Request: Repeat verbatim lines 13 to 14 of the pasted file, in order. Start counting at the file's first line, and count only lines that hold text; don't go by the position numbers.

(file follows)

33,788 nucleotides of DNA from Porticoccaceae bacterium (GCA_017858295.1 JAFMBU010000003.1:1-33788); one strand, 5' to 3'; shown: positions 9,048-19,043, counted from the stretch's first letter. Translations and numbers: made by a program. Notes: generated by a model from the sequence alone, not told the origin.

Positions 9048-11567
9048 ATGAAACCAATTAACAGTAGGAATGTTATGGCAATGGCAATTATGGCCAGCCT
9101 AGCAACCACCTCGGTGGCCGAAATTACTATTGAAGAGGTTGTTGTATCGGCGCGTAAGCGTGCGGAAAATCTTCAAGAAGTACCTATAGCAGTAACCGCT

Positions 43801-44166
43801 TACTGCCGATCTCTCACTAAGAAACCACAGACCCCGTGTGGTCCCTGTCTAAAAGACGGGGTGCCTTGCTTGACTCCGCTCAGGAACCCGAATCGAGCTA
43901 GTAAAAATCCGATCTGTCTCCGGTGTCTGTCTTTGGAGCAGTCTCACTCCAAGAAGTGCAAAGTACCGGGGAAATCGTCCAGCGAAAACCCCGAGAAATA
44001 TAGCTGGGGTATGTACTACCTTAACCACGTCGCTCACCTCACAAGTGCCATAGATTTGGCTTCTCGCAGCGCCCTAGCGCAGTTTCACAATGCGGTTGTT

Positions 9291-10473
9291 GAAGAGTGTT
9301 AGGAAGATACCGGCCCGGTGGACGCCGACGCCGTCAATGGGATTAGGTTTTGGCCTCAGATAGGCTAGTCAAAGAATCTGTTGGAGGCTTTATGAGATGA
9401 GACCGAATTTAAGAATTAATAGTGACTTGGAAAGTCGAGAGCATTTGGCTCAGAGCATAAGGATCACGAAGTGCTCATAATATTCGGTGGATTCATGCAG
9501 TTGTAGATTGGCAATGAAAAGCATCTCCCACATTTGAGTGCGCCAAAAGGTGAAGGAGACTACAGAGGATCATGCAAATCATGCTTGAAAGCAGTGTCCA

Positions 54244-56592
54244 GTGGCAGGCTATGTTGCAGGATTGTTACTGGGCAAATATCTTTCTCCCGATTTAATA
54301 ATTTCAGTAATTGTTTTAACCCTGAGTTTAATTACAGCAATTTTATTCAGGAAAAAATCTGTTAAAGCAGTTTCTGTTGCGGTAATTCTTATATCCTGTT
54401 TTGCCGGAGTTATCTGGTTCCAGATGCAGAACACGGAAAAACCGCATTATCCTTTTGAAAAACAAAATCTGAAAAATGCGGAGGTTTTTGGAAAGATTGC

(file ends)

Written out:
9501 TTGTAGATTGGCAATGAAAAGCATCTCCCACATTTGAGTGCGCCAAAAGGTGAAGGAGACTACAGAGGATCATGCAAATCATGCTTGAAAGCAGTGTCCA

Positions 54244-56592